By Angie Burkhart |Staff Writer|
Today, college students face more challenges than those of previous generations due to tuition increases, yet some continue to remain optimistic about their futures.
According to reporter Niraj Chokshi of The Washington Post, “the West saw tuition and fees for four-year public school education rise by 86 percent over the past decade-more than in any other region.”
The continuous increases in college tuition and fees over the years is not only alarming, but has had a domino effect, causing the percent of working students to increase along with it.
“A new U.S. Census Report determined that 71 percent of the nation’s 19.7 million college undergraduates were working in 2011. Of that number, one in five undergrads were working at least 35 hours a week year round,” stated higher-ed journalist Lynn O’Shaughnessy.
Some students have to work while enrolled in classes, as many of them are working just to afford college, due to lack of assistance with tuition from their parents.
According to reporter Tyler Kingkade of The Huffington Post, “fewer parents are chipping in to pay for college, dropping their contribution to education costs by 35 percent from 2010 to 2012.”
CSUSB student Malari Zarate, for example, stated, “I work full-time to stay afloat, and attend school full-time also.”
Despite the sense of negativity I believe has come over higher education due to high costs, student debt, and unemployment rates, some students, such as myself, have remain optimistic.
As an individual who grew up impoverished, I often doubted my ability to obtain a college degree, because I simply couldn’t afford it. Then I came across a few words of encouragement that have since resonated with me.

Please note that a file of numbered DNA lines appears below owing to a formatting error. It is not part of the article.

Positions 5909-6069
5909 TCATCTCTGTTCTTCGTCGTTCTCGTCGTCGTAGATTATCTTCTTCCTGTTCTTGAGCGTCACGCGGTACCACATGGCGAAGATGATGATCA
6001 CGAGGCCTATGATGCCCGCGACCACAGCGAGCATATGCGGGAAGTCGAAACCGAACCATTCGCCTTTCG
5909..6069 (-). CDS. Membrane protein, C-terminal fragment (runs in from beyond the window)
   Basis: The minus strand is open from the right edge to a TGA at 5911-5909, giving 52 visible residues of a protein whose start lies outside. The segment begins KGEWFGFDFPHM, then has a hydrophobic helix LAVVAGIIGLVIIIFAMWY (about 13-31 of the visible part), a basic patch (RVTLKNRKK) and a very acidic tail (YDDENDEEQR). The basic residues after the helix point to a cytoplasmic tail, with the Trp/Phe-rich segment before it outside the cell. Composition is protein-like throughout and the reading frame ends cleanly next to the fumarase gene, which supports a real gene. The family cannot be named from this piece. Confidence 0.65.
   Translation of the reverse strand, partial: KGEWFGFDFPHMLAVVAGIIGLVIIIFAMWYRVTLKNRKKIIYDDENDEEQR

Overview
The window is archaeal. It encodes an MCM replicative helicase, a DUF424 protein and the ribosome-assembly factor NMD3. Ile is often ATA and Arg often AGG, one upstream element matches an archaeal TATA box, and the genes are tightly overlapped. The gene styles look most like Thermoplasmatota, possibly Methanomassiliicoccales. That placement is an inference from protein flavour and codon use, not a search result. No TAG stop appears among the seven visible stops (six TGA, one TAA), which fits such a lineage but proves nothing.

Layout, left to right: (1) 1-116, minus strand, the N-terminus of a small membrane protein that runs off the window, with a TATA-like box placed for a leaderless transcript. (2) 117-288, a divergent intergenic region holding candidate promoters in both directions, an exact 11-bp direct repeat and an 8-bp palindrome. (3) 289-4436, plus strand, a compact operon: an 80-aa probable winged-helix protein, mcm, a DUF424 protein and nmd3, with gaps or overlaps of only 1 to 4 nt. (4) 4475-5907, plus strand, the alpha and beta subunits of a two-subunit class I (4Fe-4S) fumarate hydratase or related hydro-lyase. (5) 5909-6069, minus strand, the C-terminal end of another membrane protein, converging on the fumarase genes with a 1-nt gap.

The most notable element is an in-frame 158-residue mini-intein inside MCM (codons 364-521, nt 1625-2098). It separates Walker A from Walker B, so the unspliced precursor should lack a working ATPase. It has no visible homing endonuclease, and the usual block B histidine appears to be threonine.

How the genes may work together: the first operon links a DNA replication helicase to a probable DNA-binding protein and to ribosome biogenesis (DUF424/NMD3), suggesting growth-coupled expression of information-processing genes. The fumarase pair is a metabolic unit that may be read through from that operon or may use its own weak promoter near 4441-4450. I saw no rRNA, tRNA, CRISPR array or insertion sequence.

Former UCLA Basketball Coach, John Wooden, said that “ability is a poor man’s wealth.”
It was then that I realized, although it wouldn’t be easy financially, I had ability, and therefore, the power to control the direction of my future; these words have driven me through my college education.
I am not the only student who has remained positive about college education.
Former CSUSB student, Brittany Terrazas, stated, “Regardless of the financial burdens I faced in my college career, I was always confident in my ability to be successful after graduation.”
But is this sort of optimism far fetched or unreasonable? I would argue that this sort of optimism is not only valid, but has benefits for those who maintain it.
If you have ever heard of the self-fulfilling prophecy, you may be able to predict where I am headed with this.
“Believing a goal is attainable motivates us to get closer to our dreams. Because of the power of optimism, enhancing graduates’ faith in the American dream by presenting them with rare examples of proof is just what the doctor ordered,” stated neuroscientist Tali Sharot, guest contributor for The New York Times.
Sharot added that “cautious optimism may be the most useful message to communicate to graduates – believe you can fly, with a parachute attached, and you will soar like an eagle.”
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